When I quit, I was a weepy mess for a week, kind of bitchy for another week, really hungry the third week, and just fine after about a month. It felt fantastic to quit smoking: within a week, my sense of smell improved, my singing voice improved, my recovery time from athletic activity improved, my stamina improved, my sleep improved (and I saved a bundle of money to boot). I felt like a whole new person.

Really, the most powerful idea in the Easy Way book is that the feeling you get when you smoke is how non-smokers feel ALL THE TIME. When you talk to him about it, generally try to focus on what he's gaining, not what he's giving up (or why he is gross).
posted by dialetheia at 3:53 PM on April 29, 2011 [1 favorite]


When I quit, I found it easier NOT to be reminded of cigarettes. Any mention of cigarettes or quitting made me want a cigarette.

(Oh, and I used the lozenges.)
posted by orthogonality at 3:55 PM on April 29, 2011 [2 favorites]


Stay away.
I've dealt with two exes, a friend and a roommate while they tried quitting.
They were irritated at everything for about a month. Even if i tried to be nice;stay out of the way, it was still difficult to deal with them. So, just be ready for that.

My grandmother and uncle just quit cold turkey and said they were fine, though.
Except uncle gained about 50 pounds afterwards... and one of my exes gained about 20 pounds after a few months. So, that may happen too.

Two used the patch and that worked... they started smoking again a year later.

I guess just have extreme patience if he seems to take things out on you.
Unshelled Sunflower seeds are good to keep hands busy rather than smoking. My dad did that for a while.

And just mention how much money he'll be saving.

Witholding kissing, sex and anything else is patronizing and would piss me off... but maybe it would work for others.
Also saying its disgusting to kiss your SO if you dated him knowing he/she smokes is rude IMO.

Im a smoker and refuse to date non-smoker even if they say its okay. I just feel off with non-smokers. Its obvious they all care to a degree.
posted by KogeLiz at 4:01 PM on April 29, 2011


My ex S.O. just quit smoking (2nd time, hopefully it will stick) so your question's very timely. The first time he quit, his brother and I made a bet with him that he couldn't quit in 2 months. He'd lose $20 to each of us or we'd have to buy him a couple DVDs. He's a movie junkie so this really motivated him. YMMV.

This time, he spaced out the time between smokes and gradually decreased over a couple months. I encouraged him to keep track of the money he'd been using to buy cigarettes and at the end of the week, use it for something you normally don't have the money for. It really started to make an impact about halfway through quitting and it felt like rewarding himself for making progress on quitting.

Get some sunflower or pumpkin seeds for him to snack on. They help decrease cravings. Compliment him on cutting down and don't give him a hard time if he slips up. I'd just say "You've been doing good. Keep at it" If he has allergies, stock up on anti-histamines, Quercetin, etc. I saw some program a few years ago that said smoking messes with the mast cells that produce histamine in your nose. This seemed really true with my ex and was why he started smoking again a few years ago (after 2 years smoke free). He hasn't smoked since April 1 so I think it's going to stick this time. He's doing the nicotine gum and is almost off. He said the peppermint flavor was good. Best of luck to you and your boyfriend!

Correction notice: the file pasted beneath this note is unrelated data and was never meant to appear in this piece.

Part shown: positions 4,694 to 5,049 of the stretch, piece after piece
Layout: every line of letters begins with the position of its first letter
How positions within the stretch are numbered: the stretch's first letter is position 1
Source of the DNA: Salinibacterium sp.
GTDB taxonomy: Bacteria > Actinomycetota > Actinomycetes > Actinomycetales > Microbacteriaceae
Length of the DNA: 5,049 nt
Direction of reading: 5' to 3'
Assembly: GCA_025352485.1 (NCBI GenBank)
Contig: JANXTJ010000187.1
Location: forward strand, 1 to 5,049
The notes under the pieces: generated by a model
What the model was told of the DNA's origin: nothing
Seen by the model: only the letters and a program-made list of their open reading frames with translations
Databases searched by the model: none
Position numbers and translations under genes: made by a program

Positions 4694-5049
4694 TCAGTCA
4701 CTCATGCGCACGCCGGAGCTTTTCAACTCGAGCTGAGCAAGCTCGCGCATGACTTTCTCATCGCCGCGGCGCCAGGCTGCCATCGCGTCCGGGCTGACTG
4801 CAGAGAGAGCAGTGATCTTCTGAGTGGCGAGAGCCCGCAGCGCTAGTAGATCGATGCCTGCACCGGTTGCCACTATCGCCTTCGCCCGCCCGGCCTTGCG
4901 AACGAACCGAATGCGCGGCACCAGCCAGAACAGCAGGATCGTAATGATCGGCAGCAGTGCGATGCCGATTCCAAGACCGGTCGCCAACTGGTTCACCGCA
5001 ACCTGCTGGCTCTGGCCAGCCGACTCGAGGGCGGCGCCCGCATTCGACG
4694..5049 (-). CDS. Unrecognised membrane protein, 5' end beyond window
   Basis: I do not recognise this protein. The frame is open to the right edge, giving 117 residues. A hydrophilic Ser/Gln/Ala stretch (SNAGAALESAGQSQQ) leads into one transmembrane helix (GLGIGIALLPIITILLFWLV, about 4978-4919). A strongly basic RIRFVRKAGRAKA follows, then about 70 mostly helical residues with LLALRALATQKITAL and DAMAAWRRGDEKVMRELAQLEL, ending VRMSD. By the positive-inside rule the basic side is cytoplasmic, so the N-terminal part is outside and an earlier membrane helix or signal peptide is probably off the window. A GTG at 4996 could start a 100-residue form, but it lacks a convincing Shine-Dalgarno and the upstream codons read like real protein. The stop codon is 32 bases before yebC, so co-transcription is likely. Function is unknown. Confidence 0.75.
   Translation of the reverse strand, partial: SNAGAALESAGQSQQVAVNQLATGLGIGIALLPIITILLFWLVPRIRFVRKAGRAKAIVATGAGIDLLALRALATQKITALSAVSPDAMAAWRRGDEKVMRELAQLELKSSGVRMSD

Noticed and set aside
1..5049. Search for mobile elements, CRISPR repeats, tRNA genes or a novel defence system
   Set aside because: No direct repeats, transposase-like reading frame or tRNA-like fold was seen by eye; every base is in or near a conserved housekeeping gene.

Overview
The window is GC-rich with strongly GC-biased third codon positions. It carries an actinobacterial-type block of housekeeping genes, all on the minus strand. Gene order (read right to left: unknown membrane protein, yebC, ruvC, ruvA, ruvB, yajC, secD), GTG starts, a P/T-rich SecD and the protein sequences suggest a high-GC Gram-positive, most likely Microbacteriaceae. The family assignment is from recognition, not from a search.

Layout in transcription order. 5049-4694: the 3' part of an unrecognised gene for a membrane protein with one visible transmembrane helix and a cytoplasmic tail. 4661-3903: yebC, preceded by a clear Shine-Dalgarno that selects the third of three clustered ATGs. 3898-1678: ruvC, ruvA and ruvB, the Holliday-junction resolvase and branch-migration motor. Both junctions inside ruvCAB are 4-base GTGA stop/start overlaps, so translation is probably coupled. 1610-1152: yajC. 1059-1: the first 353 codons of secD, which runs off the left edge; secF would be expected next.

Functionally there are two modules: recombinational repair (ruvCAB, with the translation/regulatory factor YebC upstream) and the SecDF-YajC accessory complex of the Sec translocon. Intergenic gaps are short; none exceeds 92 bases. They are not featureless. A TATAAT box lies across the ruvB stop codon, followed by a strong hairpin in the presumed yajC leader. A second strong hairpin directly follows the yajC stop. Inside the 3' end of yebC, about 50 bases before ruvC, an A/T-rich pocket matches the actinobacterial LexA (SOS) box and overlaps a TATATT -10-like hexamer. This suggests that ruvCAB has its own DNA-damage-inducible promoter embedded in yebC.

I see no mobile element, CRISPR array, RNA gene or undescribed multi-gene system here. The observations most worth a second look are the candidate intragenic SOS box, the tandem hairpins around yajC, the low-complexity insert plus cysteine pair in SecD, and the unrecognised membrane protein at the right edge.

(citing a study so people don't think I'm making this up about allergies)
http://www.sciencedaily.com/releases/2009/05/090514111406.htm
posted by stray thoughts at 4:05 PM on April 29, 2011 [1 favorite]


Set a birthday. Celebrate a month. Celebrate two months. Talk about superstitious, semi-scientific stuff.. like it takes 21 days to form a new habit. Be friendly. Be kind. Encourage him to talk about his feelings.

I swear, there is no upside to smoking. Getting through the past few weeks and months was the hardest for me. The rest... is self-explanatory. Why was I a smoker? I can breathe now, smell things, and I've lost a lot of weight and go to the gym daily.

Also, I found an iPhone and installed it on my phone called MLC. It's pretty cute. I go back to it when I want to remember exactly how many days I have off smoking (243 days), and to look at graphical representations of how my lungs and brain are doing, and how much money I've saved. In 243 days, I would have smoke 4874 cigarettes. Unbelievable.

I also want to say I tried Chantix many times, and it did work for a while but not for the long run. While I'm sure it works really well for others.. the answer doesn't have to be in the form of a pill.
posted by phaedon at 4:22 PM on April 29, 2011


Boyfriend smoked Camel Wides for 10 years. He started using an electronic cigarette January 1 and hasn't touched a cigarette since, saying he hasn't even craved one. I realize that this isn't technically "quitting smoking" but it fulfills the oral fixation (the "habit" of smoking that is so hard for people to shake), as well as the nicotine withdrawals that come with quitting. In his situation it is meant to be the step BEFORE quitting altogether. (He didn't think he could do it cold-turkey). It would be a good way to begin weaning himself off, because it actually gives you MORE nicotine than a regular cigarette (without all the other nasty chemicals); because of this, my boyfriend finds that he doesn't use it as often as he would being smoking cigarettes. Plus, it's totally odorless and you can get it in any flavor you can imagine (I actually kind of like it because it makes his lips taste good!) Finally, it's super cost-effective--a starter kit is under 100 bucks and the refills are super, super cheap. (Compared to what your guy would be spending on cigarettes, it pays for itself in about 3 weeks).
posted by lovableiago at 4:24 PM on April 29, 2011


I asked my boyfriend to quit when I started dating him (he also wanted to quit for a while but hadn't felt motivated). I am really easy-going so I left his crankiness wash over me without taking it personally or escalating it. I did not do anything I felt he would perceive as negative - critising, nagging or withholding affection. instead I gave him a LOT of positive reinforcement including indulging a few of his (non-destructive) vices well above and beyond what would be considered normal as he could not afford them himself. I avoided bringing him into situations that would tempt him and instead we kept ourselves very busy with a lot of other activities. He went through withdrawal pretty easy and quickly and has not puffed in fifteen years. Good luck!